Don’t make me sick . . . please

//Don’t make me sick . . . please

While Britain battles an epidemic of flu, cruise ships around the world are struggling to contain outbreaks of norovirus, commonly known as “winter vomiting disease.”
Radiance of the Seas delayed its departure from Tampa, Florida at the weekend in order to carry out a deep clean after about 150 passengers were affected on the previous cruise.
Some passengers on Queen Mary 2’s Christmas cruise in the Caribbean – including former deputy Prime Minister Lord Prescott and his wife – reportedly suffered from the virus.
Sister ship Queen Victoria, currently crossing the Atlantic, is in a state of red alert, with waiters taking over from self-service in the buffet and passengers being advised not to shake hands in order to reduce the risk of spreading infection.
I also understand there were cases on board Independence of the Seas which turned round in Southampton on Saturday.
So what is norovirus, and what is the best way to prevent it from disrupting a cruise?
According to the NHS, the viruses are the most common cause of upset stomach in the UK, affecting between 600,000 and a million people each year.
Although most common during winter months, the virus can strike at any time of the year. Symptoms of a norovirus infection include nausea, vomiting, diarrhoea and in some cases a fever, headache, stomach cramps and aching limbs. In most cases, symptoms last no more than 48 hours.
Outbreaks are particularly common in environments such as hospitals, nursing homes and schools – and you’re more likely to be brought down with it after a visit to a local restaurant than on a cruise.
The chances of being affected are, however, pretty slim. Even when it does strike on board ship, it is rare for more than a small proportion of passengers to be affected. We hear about outbreaks because the American Centre for Disease Control and Prevention (CDC) issues a public report when the number exceeds more than three per cent of passengers and crew.
Infections are almost always introduced to the ship by a passenger or passengers who bring it on board with them – which is why everyone boarding a cruise in the UK has to fill out a health form at check-in. Ticking the box that says you have suffered from sickness or diarrhoea in the previous few days won’t mean you are immediately barred from the ship, but it will alert the medical staff who can take any precautions necessary.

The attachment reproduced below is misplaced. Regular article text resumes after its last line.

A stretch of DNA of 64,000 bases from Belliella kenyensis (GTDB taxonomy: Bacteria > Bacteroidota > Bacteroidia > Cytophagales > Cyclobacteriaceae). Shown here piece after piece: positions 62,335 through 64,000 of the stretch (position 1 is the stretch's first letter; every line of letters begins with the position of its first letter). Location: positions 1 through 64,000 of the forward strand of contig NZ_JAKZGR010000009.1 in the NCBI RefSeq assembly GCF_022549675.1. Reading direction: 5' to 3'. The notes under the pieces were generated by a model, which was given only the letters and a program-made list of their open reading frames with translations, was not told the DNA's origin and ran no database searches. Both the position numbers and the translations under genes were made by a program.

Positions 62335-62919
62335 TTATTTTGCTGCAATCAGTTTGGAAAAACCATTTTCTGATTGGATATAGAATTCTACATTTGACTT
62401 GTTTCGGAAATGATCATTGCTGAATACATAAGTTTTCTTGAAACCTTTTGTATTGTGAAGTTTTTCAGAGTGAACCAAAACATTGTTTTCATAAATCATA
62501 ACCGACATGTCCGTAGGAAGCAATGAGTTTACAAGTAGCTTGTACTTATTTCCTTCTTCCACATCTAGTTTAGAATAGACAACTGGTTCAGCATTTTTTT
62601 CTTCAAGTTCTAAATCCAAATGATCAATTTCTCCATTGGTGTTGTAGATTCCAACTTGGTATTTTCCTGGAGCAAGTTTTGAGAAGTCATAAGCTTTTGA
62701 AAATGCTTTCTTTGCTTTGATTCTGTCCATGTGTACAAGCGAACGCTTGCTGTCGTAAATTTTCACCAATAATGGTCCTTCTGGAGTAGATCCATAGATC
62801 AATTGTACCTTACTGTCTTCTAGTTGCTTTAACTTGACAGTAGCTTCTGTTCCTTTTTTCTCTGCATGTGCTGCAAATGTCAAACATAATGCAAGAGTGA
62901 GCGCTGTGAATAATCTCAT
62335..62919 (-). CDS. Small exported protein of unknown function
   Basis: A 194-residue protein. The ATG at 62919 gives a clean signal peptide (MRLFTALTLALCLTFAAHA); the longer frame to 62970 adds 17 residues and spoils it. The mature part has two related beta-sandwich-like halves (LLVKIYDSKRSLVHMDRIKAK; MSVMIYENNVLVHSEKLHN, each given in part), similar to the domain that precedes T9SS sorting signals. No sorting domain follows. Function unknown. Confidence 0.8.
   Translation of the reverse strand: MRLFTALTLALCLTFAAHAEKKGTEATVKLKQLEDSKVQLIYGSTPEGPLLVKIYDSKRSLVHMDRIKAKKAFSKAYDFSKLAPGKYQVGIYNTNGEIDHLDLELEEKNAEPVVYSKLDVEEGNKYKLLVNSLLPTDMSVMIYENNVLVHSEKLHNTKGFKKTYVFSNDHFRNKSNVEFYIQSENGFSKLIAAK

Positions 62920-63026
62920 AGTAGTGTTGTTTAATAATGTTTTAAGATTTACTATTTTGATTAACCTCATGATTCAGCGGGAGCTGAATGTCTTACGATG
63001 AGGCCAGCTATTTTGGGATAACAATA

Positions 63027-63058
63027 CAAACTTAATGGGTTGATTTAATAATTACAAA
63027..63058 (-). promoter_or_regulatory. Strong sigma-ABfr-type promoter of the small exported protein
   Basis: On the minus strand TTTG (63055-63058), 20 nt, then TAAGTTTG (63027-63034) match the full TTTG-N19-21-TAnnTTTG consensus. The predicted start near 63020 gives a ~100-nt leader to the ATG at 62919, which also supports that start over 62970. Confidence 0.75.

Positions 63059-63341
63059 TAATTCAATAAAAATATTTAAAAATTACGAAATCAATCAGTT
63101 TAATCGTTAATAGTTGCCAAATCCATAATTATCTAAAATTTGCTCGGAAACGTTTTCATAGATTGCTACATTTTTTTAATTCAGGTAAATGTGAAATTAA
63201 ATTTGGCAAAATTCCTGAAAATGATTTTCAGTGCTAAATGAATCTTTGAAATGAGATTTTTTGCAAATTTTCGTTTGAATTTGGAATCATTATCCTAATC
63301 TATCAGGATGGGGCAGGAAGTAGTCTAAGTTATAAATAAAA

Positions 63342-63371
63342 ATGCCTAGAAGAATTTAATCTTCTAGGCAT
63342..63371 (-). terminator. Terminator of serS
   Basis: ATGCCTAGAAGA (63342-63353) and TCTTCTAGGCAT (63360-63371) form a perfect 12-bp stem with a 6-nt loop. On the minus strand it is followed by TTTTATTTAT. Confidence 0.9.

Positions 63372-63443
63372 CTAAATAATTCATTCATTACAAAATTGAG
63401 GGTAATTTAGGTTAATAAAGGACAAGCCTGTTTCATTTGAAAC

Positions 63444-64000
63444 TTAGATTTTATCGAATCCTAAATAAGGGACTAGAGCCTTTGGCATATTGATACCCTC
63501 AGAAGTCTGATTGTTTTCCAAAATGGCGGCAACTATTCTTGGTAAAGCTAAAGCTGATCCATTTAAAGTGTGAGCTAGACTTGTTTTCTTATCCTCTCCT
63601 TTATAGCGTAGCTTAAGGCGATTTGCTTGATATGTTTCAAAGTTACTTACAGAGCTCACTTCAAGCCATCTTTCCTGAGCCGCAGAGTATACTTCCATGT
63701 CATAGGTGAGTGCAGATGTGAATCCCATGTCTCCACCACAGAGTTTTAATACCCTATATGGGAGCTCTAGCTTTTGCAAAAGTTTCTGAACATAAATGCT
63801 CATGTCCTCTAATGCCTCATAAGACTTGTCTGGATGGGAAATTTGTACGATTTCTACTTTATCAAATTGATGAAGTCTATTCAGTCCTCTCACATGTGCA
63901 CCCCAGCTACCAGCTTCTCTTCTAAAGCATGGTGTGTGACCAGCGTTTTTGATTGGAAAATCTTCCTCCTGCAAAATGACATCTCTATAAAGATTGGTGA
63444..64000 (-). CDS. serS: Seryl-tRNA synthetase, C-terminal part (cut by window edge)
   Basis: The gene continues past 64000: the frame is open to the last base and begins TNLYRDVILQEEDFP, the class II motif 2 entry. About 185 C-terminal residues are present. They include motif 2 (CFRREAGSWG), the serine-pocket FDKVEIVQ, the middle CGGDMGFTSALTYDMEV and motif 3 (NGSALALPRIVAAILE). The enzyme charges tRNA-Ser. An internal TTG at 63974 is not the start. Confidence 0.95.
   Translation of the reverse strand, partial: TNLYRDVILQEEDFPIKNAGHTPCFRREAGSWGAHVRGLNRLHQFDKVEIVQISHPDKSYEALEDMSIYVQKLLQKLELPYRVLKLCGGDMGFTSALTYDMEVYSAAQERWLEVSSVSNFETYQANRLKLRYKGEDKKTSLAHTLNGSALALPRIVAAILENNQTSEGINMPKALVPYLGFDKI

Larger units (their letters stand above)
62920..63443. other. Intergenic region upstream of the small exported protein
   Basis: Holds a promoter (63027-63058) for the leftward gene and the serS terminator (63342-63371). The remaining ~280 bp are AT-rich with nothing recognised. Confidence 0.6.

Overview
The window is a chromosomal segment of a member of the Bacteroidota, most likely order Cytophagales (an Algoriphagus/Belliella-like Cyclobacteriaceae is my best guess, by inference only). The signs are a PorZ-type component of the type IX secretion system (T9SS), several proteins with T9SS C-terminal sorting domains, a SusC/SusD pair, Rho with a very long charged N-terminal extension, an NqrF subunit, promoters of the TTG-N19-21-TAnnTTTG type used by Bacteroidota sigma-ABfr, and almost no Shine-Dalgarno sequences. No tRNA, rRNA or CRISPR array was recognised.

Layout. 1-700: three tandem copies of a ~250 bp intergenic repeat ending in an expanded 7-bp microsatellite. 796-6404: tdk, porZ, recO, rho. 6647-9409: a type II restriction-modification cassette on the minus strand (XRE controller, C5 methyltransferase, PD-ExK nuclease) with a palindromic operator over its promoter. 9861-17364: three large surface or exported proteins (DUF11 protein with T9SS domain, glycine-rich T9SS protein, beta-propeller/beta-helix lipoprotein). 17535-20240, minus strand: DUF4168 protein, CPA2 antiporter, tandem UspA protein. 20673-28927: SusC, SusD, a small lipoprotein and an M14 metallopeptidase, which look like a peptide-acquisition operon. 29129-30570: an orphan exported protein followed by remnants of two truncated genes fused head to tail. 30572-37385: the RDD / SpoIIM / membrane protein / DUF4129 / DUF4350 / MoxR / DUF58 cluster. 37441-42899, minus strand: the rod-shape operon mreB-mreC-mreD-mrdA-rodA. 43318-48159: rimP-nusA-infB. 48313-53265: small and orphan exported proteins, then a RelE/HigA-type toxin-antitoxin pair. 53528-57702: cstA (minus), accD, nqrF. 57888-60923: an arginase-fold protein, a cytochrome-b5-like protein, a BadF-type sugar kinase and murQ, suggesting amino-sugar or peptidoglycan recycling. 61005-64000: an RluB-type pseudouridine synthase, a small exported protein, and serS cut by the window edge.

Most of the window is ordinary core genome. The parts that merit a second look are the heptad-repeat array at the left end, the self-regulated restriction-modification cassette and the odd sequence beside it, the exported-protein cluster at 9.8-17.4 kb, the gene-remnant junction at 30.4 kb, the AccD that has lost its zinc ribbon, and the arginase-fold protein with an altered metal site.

Prevention is largely a matter of common sense hygiene – wash your hands often, especially after using the lavatory, and before eating food. Be wary of touching hand rails, door handles and lift buttons and always use the hand gel dispensers provided at the entrance to restaurants – I have never been sure how an anti-bacterial wipe can deal with the spread of a viral infection, but at least it encourages regular hygiene.
If you are unfortunate enough to be affected, notify the ship’s doctor straight away. You may have to spend a couple of days confined to your cabin, but that’s in everyone’s best interests, including your own.
Anything else you need to know about norovirus is probably covered in this NHS video.

By | 2017-06-15T16:00:13+00:00 10 January 2011|Cruise News|1 Comment

About the Author:

John Honeywell is a travel writer specialising in cruise ships and cruise travel. Winner of CLIA UK's Contribution to Cruise award 2017.

One Comment

  1. Hillary Spicer 10 January 2011 at 2:55 pm - Reply

    The UK cruise owners are way behind the times in using preventative technologies to protect passengers.
    Since Disney, Holland & Carnival Cruise lines installed our unique probe technology that kills any virus including Norovirus and Flu, they have not had one outbreak.

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